Stratford 2012 - 42nd Street
That sums up the whole idea of 42nd Street, the musical comedy that pays tribute to all the other musical comedies by pulling out all the cliches of Broadway musicals, putting on their tap shoes, and hoofing their way across the stage of the Festival Theatre at Stratford. The story is so well-known -- a girl gets off the bus from Allentown and through luck and compound fractures becomes the toast of Broadway in the smash hit Pretty Lady -- that it's been done, re-done, and parodied (Dames At Sea). The cast has all the types: the young ingenue; the handsome boy tenor; the tough-as-nails/heart-of-gold chorine; the wisecracker; the hard-bitten director; the prima donna star; and even a few mob thugs. You hardly need a synopsis or a program. All you have to do is sit back and listen for the cues to the music, hum along to songs you know, and try to keep your feet from tapping along.
Stratford hasn't always done musicals. When I started coming on a regular basis in the early 1970's, the chances of seeing a show like 42nd Street were as rare as seeing palm trees along the Avon River. Yes, they have always produced modern plays by Canadian and American playwrights, including Arthur Miller, Edward Albee, and Robert Patrick's Kennedy's Children was done here in the early 1970's, and they've done stunning works with avant-garde and adventures like Treasure Island. They'd also done their share of Gilbert & Sullivan (The Pirates of Penzance is a regular) along with operettas like Offenbach's La Vie Parisienne. But they also realized that they needed to fill the seats with audiences that weren't into heavy or classical dramas; there was gold in the blue-hair crowd from Toronto, Buffalo, Detroit, and Toledo, and they wanted shows like Oklahoma!, Camelot, My Fair Lady, and for the aging boomers, Jesus Christ Superstar. They had the theatres, they had the talent, and they had the need. And it has worked: productions like Hello Dolly! pay the way for plays like Christopher Marlowe's Edward II, so while the grandparents enjoyed the Broadway show and mom and dad absorbed the culture of Henry V, the gay grandson enjoyed the not-too-subtle subtext of Mr. Marlowe. It's business... but it's also good theatre, and it brings in the audiences who might otherwise turn up their scholarly noses at something they might consider shallow and see what Stratford can do with it. It can be an eye-opener to a larger perspective on something as playful as the "Peanuts" musical, You're A Good Man, Charlie Brown.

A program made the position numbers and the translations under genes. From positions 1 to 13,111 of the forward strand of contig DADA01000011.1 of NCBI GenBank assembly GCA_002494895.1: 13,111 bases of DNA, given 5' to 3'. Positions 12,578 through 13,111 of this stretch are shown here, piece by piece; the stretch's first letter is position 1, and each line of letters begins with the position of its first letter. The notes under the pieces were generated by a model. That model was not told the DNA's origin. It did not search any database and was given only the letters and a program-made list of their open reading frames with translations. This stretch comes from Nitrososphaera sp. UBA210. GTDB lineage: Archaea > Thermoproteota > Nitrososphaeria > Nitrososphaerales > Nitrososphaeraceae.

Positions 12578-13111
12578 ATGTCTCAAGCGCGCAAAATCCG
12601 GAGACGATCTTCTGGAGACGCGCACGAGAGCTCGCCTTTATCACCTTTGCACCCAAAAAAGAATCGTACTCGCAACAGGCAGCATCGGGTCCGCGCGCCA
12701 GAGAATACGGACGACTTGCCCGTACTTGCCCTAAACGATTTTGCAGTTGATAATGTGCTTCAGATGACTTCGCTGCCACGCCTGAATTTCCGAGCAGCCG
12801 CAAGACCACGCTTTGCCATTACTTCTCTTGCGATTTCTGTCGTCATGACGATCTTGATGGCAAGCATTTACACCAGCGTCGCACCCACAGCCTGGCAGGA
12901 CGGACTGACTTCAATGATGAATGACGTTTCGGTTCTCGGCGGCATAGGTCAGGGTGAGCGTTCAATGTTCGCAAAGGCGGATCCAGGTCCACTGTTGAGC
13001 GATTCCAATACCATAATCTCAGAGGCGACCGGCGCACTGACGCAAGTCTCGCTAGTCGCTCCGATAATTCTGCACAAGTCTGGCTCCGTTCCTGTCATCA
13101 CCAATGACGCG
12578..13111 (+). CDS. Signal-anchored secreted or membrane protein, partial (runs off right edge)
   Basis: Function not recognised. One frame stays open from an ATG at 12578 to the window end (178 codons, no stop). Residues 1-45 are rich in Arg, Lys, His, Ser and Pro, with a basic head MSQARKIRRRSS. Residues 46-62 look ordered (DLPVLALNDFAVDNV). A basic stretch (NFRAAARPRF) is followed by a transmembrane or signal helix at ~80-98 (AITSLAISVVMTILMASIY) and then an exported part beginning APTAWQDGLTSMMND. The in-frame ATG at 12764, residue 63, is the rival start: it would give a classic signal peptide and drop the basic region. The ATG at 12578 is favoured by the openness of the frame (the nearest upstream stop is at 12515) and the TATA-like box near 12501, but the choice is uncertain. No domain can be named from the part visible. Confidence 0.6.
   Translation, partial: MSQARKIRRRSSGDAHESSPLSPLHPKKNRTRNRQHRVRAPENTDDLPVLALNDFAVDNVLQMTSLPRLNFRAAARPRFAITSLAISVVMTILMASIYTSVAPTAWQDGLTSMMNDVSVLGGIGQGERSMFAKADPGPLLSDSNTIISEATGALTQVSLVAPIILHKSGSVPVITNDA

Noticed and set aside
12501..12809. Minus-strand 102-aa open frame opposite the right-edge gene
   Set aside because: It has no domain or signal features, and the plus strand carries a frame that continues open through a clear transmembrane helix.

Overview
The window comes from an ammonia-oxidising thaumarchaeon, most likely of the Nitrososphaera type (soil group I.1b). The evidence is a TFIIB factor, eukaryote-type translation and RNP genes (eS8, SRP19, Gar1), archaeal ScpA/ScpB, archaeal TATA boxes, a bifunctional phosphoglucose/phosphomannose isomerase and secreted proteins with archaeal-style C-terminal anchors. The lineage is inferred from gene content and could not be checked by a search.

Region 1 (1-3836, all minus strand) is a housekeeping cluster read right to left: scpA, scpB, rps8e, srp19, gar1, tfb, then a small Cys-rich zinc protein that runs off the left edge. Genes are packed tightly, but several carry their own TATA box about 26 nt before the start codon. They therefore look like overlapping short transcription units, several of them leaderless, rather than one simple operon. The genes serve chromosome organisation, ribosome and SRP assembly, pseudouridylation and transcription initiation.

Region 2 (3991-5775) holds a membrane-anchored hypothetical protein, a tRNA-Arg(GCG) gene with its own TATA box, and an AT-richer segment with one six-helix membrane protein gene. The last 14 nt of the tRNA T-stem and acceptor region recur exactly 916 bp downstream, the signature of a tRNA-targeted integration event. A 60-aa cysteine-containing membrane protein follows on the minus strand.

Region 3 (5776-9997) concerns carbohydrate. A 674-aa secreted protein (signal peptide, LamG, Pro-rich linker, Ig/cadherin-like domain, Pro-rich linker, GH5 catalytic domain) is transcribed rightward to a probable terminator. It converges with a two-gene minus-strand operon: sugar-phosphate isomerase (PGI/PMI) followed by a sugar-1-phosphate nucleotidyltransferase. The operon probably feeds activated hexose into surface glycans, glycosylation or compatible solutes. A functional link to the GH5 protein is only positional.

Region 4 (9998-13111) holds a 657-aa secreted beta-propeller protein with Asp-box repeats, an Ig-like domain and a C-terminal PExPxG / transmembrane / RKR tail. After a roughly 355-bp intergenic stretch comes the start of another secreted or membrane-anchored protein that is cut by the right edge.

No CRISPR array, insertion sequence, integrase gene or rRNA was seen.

Or it could be just plain fun and dazzling as the production of 42nd Street. The music is by Harry Warren, lyrics by Al Dubin, with the book by Michael Stewart and Mark Bramble, and based on the original production directed by Gower Champion. (There's a Broadway legend story that goes along with the original production: Gower Champion died the afternoon of opening night in August 1980.) Director Gary Griffin has a fine cast with Cynthia Dale as the prima donna star who dominates the show until her accident; Kyle Blair is the handsome young tenor, Sean Arbuckle is the tough director, and Jennifer Rider-Shaw is the starry-eyed kid from Allentown who pulls off the smash. The supporting cast is terrific, but it's really an ensemble show, and they can all sing and dance. And they do, right up to the second bow.
My only quibble is that this production was staged on the thrust stage of the Festival Theatre, which I doubt was intended for a full-tilt Broadway tap dance show. It doesn't leave you a lot of room for scenery -- although you don't need much -- and it must have been interesting to choreograph twenty or so dancers on the small space. But it does allow for imaginative and three-dimensional staging that you wouldn't get on the stage of the traditional proscenium house at the Avon, and there's something to be said for, in the words of my late dance teacher Paul Avery, "doing it up brown" on the same stage that saw William Shatner perform Julius Caesar and Irene Worth play Hedda Gabler. And there's not a wrong step or a sour note in the whole show. Sir Tyrone Guthrie would be proud, and I'll bet he would have been tapping along.